News anchor Lucy Aharish [L] and Actor Tzahi Halevi [R].
(photo credit: FACEBOOK / PR)
On Wednesday, under a billowing white canopy in the center of Israel, two famous Israelis pledged their love for one another.
While most weddings call for congratulations, this one also kindled a national conversation, with all sorts of well-known figures weighing in on the nuptials.
News of the wedding between news anchor Lucy Aharish and actor Tzachi Halevy
shocked many Israelis, in part because the famous duo hid their romance from the public for four years.
But, undeniably, also in large part due to the fact that Aharish is an Arab-Israeli Muslim, and Halevy is Jewish. While this is far from the first Jewish-Muslim relationship in Israel, the pair’s fame added extra scrutiny to the nuptials. Many have posited that the wedding is the first celebrity marriage between an Israeli Jew and an Israeli Muslim.
Being in the limelight – Aharish is an anchor on Reshet 13 and Halevy is best known for his role on Fauda – always comes hand in hand with increased public examination. But the rhetoric leveled at the couple over the past few days has been vulgar and wildly inappropriate.
Opposition to intermarriage is nothing new. It’s a key tenet of the Jewish faith, and it’s a view held by the majority of Israelis. Most Jewish Israeli parents want their children to marry Jews. But none of the people speaking out this week are the parents of Halevy or Aharish. Neither are they the couple’s brothers or sisters or cousins. They’re strangers who are publicly attacking two people who happened to fall in love.
If those like MKs Oren Hazan (Likud) and Bezalel Smotrich (Bayt Yehudi) really cared about intermarriage, they have a lot more to be concerned about than Aharish and Halevy. Interfaith weddings among American Jews have skyrocketed in recent decades, with studies indicating that more than a whopping 70% of non-Orthodox US Jews marry outside the faith. A study by the Israel American Council showed that the longer Israeli Jews live outside the country, the more likely they are to marry non-Jews. And in Israel, growing numbers of couples are choosing to marry outside of the Jewish state so as to avoid the Chief Rabbinate – which allows only religious weddings between two members of the same faith.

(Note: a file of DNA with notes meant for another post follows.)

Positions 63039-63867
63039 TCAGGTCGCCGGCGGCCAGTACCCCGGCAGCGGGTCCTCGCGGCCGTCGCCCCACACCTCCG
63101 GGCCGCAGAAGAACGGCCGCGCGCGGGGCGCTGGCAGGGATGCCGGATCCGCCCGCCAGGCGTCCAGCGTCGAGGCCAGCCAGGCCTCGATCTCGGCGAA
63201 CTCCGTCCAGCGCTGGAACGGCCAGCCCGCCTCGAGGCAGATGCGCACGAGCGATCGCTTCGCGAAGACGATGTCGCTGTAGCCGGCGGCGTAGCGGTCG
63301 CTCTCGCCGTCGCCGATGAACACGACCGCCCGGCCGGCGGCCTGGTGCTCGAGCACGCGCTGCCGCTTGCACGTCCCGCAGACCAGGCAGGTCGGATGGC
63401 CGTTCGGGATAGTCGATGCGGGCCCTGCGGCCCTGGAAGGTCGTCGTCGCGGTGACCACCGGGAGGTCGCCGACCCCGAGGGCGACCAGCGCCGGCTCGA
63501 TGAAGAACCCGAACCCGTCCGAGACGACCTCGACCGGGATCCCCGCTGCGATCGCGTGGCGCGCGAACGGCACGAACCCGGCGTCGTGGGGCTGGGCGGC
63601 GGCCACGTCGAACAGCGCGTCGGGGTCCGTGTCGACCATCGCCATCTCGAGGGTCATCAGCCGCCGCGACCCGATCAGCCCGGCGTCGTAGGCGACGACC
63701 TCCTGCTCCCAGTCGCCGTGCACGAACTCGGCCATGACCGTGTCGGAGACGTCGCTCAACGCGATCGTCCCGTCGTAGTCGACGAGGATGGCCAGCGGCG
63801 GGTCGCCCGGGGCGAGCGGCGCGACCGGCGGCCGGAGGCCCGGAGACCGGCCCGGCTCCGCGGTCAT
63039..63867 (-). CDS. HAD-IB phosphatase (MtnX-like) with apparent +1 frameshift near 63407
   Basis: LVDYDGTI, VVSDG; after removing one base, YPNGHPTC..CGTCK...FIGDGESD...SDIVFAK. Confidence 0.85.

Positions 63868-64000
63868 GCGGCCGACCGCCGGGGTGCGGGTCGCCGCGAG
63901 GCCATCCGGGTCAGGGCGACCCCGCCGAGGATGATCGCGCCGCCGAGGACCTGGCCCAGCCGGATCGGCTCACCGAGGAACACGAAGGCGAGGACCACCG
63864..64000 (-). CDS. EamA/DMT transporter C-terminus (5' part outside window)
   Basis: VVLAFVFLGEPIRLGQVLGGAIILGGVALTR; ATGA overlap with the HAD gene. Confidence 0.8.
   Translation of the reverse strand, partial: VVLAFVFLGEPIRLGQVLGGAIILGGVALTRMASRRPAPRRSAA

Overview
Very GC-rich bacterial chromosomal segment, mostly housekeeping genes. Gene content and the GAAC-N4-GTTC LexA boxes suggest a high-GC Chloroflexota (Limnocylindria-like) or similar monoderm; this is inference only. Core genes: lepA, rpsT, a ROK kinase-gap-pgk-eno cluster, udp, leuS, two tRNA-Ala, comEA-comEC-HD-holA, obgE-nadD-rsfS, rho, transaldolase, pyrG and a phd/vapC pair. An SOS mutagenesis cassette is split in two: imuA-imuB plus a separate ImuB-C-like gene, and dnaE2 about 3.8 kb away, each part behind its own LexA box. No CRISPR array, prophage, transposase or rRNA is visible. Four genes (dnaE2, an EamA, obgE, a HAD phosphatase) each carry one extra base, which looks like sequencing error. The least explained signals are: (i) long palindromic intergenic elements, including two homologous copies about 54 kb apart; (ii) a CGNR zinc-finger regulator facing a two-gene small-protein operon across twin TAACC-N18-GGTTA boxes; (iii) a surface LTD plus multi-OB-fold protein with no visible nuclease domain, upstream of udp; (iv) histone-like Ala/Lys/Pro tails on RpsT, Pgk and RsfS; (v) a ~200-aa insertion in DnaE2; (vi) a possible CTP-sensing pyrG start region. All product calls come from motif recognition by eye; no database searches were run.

Hazan – about as far from a role model as possible – doesn’t regularly rail against the scourge of global intermarriage. But he did use the spectacle of a celebrity coupling to insert himself crassly into the conversation – and score political points with a certain segment of the population.
Whatever your opinions on intermarriage, Aharish and Halevy have chosen to spend their lives together, and the choice is theirs alone. Politicians who seek to prevent Jews from intermarrying should focus more on policy issues – working to counter Israelis who choose to live abroad, trying to make the rabbinate a more welcoming body – and less on two individuals and their decision.
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